Yeah, I have tried both programming in OpenGL and DirectX. I'm able to write games in DirectX, using C# or C++. Though I partly agree with you, cause multiplatform game programming is what you should aim for, when you're developing a game. Although, I disagree on OpenGL having good documentation. There are almost no new books on the topic. To state this point, you could try a search for "OpenGL game programming" at Amazon and a similar search for "DirectX game programming." You could possily omit the word "game" in your searches too and see what you find.
Altough, it has to be said, the documentation following Microsoft DirectX SDK isn't exceptionally good either. But atleast there are more and better books on DirectX. See Tom Millers - "Managed DirectX 9 - Graphics and Game Programming." To mention a really good one.
To say that programming in DirectX is restricting your release to Windows isn't exactly accurate. Because, you could release it on the major console platforms, xbox, PS2 and gamecube very easily. Though porting a DirectX game to Linux/MacOS can prove to be more difficult and requires porting it to OpenGL.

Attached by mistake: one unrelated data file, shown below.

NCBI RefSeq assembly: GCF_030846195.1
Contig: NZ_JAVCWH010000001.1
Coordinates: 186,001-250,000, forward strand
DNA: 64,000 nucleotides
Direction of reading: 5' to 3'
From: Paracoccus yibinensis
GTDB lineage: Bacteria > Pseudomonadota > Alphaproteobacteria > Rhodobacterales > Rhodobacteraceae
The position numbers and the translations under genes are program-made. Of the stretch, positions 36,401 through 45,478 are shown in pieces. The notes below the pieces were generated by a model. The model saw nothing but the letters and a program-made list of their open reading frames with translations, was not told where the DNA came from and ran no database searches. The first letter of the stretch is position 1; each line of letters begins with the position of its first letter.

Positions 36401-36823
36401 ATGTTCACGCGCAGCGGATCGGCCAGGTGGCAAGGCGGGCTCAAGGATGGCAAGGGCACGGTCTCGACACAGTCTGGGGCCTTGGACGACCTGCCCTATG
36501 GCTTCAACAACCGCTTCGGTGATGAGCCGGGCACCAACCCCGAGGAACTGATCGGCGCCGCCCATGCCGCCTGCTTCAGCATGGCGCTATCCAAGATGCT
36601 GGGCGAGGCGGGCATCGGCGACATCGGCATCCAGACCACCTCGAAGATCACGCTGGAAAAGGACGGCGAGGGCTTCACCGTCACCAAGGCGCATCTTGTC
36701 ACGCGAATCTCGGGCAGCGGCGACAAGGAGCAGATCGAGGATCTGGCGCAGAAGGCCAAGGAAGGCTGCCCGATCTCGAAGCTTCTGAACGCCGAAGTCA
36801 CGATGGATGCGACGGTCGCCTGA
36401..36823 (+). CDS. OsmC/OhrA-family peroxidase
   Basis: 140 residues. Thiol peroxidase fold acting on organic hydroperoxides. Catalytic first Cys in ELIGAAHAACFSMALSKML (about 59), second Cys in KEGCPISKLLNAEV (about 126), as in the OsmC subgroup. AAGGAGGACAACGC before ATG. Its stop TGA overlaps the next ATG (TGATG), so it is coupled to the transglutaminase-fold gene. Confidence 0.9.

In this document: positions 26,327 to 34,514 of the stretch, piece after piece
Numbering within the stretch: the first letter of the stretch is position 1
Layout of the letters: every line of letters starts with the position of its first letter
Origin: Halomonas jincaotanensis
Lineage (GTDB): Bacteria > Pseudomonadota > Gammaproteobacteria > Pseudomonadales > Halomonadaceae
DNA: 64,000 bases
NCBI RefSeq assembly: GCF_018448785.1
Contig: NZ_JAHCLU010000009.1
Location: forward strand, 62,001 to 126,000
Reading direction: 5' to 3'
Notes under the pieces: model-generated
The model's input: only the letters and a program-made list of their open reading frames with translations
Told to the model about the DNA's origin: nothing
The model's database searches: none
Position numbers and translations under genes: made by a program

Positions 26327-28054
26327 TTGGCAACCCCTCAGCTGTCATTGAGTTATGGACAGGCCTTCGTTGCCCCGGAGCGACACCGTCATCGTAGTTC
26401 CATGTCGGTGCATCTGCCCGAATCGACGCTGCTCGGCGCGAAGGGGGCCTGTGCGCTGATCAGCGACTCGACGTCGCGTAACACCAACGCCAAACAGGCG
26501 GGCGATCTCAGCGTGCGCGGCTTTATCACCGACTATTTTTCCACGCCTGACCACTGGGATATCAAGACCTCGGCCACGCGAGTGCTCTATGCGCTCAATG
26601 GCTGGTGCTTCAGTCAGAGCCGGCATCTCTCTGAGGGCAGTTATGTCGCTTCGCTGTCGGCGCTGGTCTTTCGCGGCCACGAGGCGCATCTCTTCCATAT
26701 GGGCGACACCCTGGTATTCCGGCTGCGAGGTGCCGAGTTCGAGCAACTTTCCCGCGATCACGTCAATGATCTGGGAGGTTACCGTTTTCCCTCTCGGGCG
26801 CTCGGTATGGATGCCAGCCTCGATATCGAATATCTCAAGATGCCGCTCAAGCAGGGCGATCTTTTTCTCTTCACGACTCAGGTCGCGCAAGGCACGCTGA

The reason why I say OpenGL is more difficult is probably because I started on some scattered tutorials some years ago and I never made any sence of it. (Maybe I wasn't commited enough). Some time after that, I was able to learn DirectX. Altough I'm about to start programming a new game and I though it would be nice to do it in OpenGL and on Linux. I've ordered these:
"OpenGL Game Development" ~Chris Seddon 2004
"OpenGL Super Bible" ~OpenGL Architecture Review Board 2004
And we'll see if I come to review my standings on the issue when I've read these books.
Last edited by tsiMental; 02-19-2005 at 06:50 PM.